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Widespread opposition to maternity closure plan

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Opposition has been growing to a proposal by the Federal Excellence Centre for Health Care (KCE) to close down 17 of the country’s smaller maternity units.

The KCE identified nine units in Flanders and eight in Wallonia which failed to reach the number of births in a year considered enough for the unit to be cost-effective. The 17 units selected were also close enough to another unit that patients would still be able to get to hospital in a safe time limit.

One of the units identified, in Geraardsbergen in East Flanders, has already taken the decision to close down, before the KCE report was published. Pregnant women now have to go to Zottegem, Aalst or further afield, although there is still a pre- and post-natal clinic run by Kind & Gezin.

De Standaard spoke to Leanne (25) who gave birth to twins in Zottegem, despite being employed as a nurse at the general hospital in Geraardsbergen. “Of course I’d rather have given birth here,” she said. “It’s close by, and I know all the staff.”

The principled opposition to the KCE proposal came first from Joachim Coens, the new president of CD&V who is also one of the two politicians sent out by the king to feel out the political parties on the creation of a federal government. On Twitter, he wrote: “17 maternity units are under threat. Unacceptable for CD&V, the party of proximity. Giving birth is part of basic care. You can’t just close down 17 maternity units. Proximity is important.”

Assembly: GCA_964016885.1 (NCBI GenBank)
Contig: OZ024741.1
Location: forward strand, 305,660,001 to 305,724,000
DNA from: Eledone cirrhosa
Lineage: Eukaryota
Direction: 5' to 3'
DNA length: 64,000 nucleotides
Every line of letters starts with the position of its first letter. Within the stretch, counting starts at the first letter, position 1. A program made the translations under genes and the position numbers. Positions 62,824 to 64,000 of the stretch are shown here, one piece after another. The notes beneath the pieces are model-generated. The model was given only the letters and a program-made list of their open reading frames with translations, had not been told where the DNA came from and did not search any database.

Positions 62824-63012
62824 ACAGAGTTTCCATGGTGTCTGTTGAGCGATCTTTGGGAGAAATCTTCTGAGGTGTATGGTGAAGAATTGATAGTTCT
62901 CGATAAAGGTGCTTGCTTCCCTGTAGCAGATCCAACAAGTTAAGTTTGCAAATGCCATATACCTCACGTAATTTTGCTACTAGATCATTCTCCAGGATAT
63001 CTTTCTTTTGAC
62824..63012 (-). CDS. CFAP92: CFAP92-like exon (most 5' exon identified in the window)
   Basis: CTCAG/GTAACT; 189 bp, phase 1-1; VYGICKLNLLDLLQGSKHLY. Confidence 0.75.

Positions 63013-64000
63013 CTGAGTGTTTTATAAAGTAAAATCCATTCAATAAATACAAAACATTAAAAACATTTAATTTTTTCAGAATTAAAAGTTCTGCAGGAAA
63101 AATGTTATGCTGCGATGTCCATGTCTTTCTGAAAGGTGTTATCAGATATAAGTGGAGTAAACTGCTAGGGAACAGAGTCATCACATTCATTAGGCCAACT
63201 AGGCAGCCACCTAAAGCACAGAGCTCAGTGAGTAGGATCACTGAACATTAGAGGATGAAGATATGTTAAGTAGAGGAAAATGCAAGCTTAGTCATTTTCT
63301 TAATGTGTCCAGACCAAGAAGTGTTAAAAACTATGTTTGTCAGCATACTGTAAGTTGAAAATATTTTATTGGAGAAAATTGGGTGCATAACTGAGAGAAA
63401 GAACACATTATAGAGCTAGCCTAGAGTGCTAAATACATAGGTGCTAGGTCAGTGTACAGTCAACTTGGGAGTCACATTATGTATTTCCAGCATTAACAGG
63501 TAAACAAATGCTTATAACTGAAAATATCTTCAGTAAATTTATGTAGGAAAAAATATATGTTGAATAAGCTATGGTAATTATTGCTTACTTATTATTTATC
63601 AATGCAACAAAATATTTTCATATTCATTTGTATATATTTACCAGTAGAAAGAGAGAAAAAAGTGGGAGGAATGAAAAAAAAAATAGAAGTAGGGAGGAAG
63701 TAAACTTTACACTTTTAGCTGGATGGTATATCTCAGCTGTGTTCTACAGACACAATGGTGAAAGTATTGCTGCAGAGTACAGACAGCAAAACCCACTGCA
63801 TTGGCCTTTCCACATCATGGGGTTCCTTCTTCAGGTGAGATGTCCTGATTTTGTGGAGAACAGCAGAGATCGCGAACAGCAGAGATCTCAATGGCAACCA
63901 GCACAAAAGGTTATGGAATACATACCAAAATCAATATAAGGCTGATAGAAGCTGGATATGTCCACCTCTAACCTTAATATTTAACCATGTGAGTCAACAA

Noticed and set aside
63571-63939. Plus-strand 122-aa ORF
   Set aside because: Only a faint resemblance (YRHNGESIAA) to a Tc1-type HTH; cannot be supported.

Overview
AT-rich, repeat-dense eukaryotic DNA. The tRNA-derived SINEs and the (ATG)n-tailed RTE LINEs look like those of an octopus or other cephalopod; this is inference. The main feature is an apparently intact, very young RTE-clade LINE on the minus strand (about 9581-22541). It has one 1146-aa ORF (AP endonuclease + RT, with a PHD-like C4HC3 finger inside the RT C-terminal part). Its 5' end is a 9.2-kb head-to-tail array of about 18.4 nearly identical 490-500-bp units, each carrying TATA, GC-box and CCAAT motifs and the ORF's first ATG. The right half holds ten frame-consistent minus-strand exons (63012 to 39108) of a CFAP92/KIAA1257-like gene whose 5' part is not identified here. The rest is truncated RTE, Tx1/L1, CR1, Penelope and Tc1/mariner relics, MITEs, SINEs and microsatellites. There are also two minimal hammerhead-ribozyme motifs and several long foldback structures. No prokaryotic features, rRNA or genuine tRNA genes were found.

CD&V have been joined by socialist party PS and green party Ecolo in opposing the proposal “firmly”.

Pointing out that the measure if adopted would mean the closure of one in four maternity clinics in Wallonia, PS deputy Eliane Tillieux said, “The maternity units need to remain a service of proximity, financially and geographically accessible to the public, and not a product of economic profitability. The quality of care for women and for newborns should be at the heart of our political decisions. The economic argument for closing the maternity clinics is not our conception of health care.”

If the minister wants to achieve some savings, she needs to review her policy on medications, which are too expensive and over-consumed in this country,” added Laurence Hennuy of Ecolo, who sits on the parliament’s health committee.

Meanwhile in Flanders, where eight clinics are under threat, the professional association for the region’s midwives joined the outcry.

This reduces giving birth to an act that has to make money, noting more,” the organisation said. “Quantity alone here is being used as a measure of quality. Whatever might look good from an economic point of view is not necessarily good for the patient.”

Alan Hope
The Brussels Times